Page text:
by Preston Tolliver
Earlier this weekend, Marvel Studios President Kevin Feige announced that Peter Parker will again be behind the mask of Spider-Man, silencing a Twitter movement that pushed for the next film's producers to branch out and bring Miles Morales -- an African American Spider-Man in the Marvel Ultimate Universe -- to the big screen. However, with the announcement, writers also didn't dispel the possibility of a nonwhite Spider-Man, and, as people on the Internet are wont to do, they made their voices heard, some showing disappointment at the thought of another Spider-Man portrayed by a white man, while others reveled in glee over the thought of Spider-Man continuing to look similar to how he's been drawn for 50-plus years. While some gave sincere reasons for their wishes for the next film, others used the opportunity to highlight not only their own discrimination, but the limitations that discrimination has placed on filmmakers.
Film adaptations of comic book characters have always come with a little bit of a handicap. When a book goes to the big screen, the casting directors are afforded some creative leeway. Books oftentimes give vivid descriptions of their characters, but what those characters actually look like are up to the reader. Comic books don't allow that. Artists imagine those characters so we don't have to, and any change to those depictions are sometimes met with cooperation, trust and anticipation; however, too often those changes are met with a resistance, treated as sacrilege. We saw it when Thor was written as female, when Michael B. Jordan was cast as Johnny Storm, and many have taken to their keyboards to slam any notion that the next Spider-Man could be anything but nonwhite (although, for every person who's taken arms against the idea of a black Spider-Man, there's been at least one person to stand for it).
Oddly, we didn't see this sort of revolt to change with previous reproductions -- I remember when Michael Clarke Duncan was cast as the Kingpin in 2003's Daredevil, and although Clarke Duncan's appearance varied drastically from the comic book's stout Caucasian, it wasn't met by an army of fans mistaking inclusion in casting for an overreach of political correctness (though to be fair, the Kingpin was only a supporting character in what is easily one of the top three worst comic book movies of all time), nor was there much uproar when the Marvel Ultimate Universe re-imagined Nick Fury as a black man (probably because no one liked the thought of living with Samuel L. Jackson's foot permanently inside them had they actually said anything). Marvel, if you actually look at it, has a history of shaking things up and has throughout the years become increasingly inclusionary. It's only recently they've begun to rewrite lead characters to be different genders or races rather than just creating new characters altogether (such as Morales, for example).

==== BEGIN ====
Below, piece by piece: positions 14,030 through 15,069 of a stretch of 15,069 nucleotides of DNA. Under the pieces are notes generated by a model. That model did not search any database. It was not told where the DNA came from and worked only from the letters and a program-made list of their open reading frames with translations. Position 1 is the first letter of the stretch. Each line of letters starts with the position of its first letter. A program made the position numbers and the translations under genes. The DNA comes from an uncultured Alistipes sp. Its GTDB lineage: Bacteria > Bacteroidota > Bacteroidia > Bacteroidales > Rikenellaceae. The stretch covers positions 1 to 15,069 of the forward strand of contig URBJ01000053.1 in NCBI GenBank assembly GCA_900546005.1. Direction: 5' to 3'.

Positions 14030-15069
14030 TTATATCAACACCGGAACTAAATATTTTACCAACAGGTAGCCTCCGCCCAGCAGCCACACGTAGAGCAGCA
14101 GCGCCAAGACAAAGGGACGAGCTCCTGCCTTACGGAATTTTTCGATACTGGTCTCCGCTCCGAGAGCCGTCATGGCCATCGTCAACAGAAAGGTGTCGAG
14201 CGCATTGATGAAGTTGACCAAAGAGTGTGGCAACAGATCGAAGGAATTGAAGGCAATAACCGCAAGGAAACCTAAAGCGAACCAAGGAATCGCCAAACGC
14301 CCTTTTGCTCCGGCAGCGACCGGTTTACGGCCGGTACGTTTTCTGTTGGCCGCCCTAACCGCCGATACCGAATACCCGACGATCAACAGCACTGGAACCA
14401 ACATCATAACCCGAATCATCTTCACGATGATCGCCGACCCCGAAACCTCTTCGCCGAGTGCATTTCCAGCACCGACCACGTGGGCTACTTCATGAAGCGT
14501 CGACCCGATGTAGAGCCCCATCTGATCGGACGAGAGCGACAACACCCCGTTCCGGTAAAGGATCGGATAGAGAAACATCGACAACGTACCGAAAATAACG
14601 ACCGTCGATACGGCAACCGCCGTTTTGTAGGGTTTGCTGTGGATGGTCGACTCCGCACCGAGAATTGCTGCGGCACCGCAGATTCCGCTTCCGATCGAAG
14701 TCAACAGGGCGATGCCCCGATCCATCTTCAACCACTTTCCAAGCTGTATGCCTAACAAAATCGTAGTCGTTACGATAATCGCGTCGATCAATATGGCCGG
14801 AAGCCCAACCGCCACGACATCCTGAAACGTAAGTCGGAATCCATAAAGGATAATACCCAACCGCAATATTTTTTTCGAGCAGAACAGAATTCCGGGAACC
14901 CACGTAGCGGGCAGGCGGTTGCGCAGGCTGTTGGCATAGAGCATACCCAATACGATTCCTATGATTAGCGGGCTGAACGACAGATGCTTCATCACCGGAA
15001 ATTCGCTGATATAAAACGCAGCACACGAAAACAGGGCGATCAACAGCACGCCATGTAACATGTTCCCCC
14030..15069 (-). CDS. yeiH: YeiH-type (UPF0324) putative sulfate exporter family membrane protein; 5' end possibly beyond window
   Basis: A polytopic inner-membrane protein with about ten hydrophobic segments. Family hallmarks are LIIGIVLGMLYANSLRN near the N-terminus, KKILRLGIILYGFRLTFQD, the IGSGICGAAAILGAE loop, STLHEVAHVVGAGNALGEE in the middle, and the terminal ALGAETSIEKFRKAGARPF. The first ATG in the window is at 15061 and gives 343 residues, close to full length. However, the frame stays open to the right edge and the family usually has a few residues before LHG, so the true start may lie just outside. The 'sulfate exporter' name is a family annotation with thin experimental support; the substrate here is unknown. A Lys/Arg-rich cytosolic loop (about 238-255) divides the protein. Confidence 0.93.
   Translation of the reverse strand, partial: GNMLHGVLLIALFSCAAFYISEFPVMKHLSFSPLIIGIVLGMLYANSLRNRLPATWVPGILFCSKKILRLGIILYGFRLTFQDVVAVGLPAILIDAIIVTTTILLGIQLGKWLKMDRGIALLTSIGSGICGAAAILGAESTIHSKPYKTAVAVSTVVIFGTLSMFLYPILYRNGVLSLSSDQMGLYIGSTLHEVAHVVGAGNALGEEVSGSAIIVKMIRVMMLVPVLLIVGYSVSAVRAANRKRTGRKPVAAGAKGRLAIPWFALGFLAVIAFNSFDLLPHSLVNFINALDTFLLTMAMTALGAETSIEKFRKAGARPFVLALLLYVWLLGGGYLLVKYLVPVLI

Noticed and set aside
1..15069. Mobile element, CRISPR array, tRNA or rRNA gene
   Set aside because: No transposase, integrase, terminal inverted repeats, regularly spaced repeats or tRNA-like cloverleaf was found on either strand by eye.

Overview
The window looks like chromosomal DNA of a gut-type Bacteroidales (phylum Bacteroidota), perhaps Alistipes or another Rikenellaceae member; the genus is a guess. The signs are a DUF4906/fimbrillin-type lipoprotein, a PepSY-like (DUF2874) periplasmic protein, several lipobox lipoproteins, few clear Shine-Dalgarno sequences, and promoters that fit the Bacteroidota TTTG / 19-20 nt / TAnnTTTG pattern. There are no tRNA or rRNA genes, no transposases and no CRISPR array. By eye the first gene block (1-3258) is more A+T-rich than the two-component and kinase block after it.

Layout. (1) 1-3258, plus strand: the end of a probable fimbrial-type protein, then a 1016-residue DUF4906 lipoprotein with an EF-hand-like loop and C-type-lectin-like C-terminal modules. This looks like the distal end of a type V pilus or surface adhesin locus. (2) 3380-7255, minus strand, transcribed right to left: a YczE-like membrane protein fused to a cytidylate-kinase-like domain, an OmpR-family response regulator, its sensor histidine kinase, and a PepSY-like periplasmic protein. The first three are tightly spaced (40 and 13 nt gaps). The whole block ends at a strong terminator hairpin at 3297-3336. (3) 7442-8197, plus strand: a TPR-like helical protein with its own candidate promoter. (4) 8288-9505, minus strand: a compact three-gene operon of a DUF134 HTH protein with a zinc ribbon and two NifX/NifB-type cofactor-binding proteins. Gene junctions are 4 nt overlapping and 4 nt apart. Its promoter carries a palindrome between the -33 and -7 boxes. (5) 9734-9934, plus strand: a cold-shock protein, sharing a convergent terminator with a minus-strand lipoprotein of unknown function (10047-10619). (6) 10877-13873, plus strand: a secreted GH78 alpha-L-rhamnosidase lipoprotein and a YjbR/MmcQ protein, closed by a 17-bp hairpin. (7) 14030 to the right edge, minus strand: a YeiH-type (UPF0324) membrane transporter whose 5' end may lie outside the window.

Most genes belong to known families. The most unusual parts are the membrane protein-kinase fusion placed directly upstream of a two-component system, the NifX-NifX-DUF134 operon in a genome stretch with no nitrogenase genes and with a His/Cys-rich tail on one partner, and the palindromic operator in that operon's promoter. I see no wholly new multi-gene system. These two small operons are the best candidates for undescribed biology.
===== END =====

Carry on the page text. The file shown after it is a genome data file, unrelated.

Obviously, social media plays a large part in backlash Marvel has seen the last few months: everyone has a voice, and no matter how irrelevant or thoughtless what they're saying may be, they're still able to say it as loud and as much as they want. The Internet is a very loud place, and as history will tell you, those who are angriest always have the most to say. Still, it's hard to believe changes made even five years ago would be met with the hostility they are today. In reality, we've become spoiled by the comic book films we've looked forward to every summer for the last decade. The movies have consistently given us onscreen adaptations that look almost just like the characters in the comic books -- Robert Downey Jr., Chris Evans and Chris Hemsworth are almost spitting images of the characters they portray -- and it's not an experience many are willing to give up soon.
Side note: For hundreds of years, Jesus Christ has been portrayed as a white man, despite having a Middle Eastern background. Surely Michael B. Jordan can be the Human Torch for one movie. I digress.
All that out of the way, the saddest part of the hateful tweets and Facebook posts isn't the level intolerance that floods Twitter and Facebook any time someone is rumored to be considered for a role that doesn't fit the exact portrayal in the books, it's that after decades -- some as far back as half a century -- so many characters are defined by their physical attributes rather than what they represent. As Amazing Spider-Man and Silver Surfer writer Dan Slott said on Twitter the other day:
Spider-Man is for everyone.
Spidey is for any kid who ever felt like an outsider.
No matter your race, creed, color, or religion.
Spider-Man isn't about a white man swinging from lamppost to lamppost fighting guys with eight arms or goblin masks, but a teenager fighting for a purpose, just like the Incredible Hulk isn't so much about a giant green man tearing through buildings and yelling simple rhetoric as it is a man whose uncontrollable emotions lead to destructive behavior. Sure, sometimes cultural identity is part of the fabric of a superhero. Take the Black Panther, for example, a Wakandan chief in Africa -- it wouldn't geographically make sense to make him anything but African. But for other characters, particularly American ones, a door is swung wide open -- just as the country is a melting pot, so should be the heroes we revere. So many of Marvel's heroes are -- and should be -- about character traits, relatable to readers of all races, genders and creed, and not limited to the color of their skin or what hangs between their legs. What's most important about so many of these characters isn't who the person is beneath the mask, but who they are beneath their skin.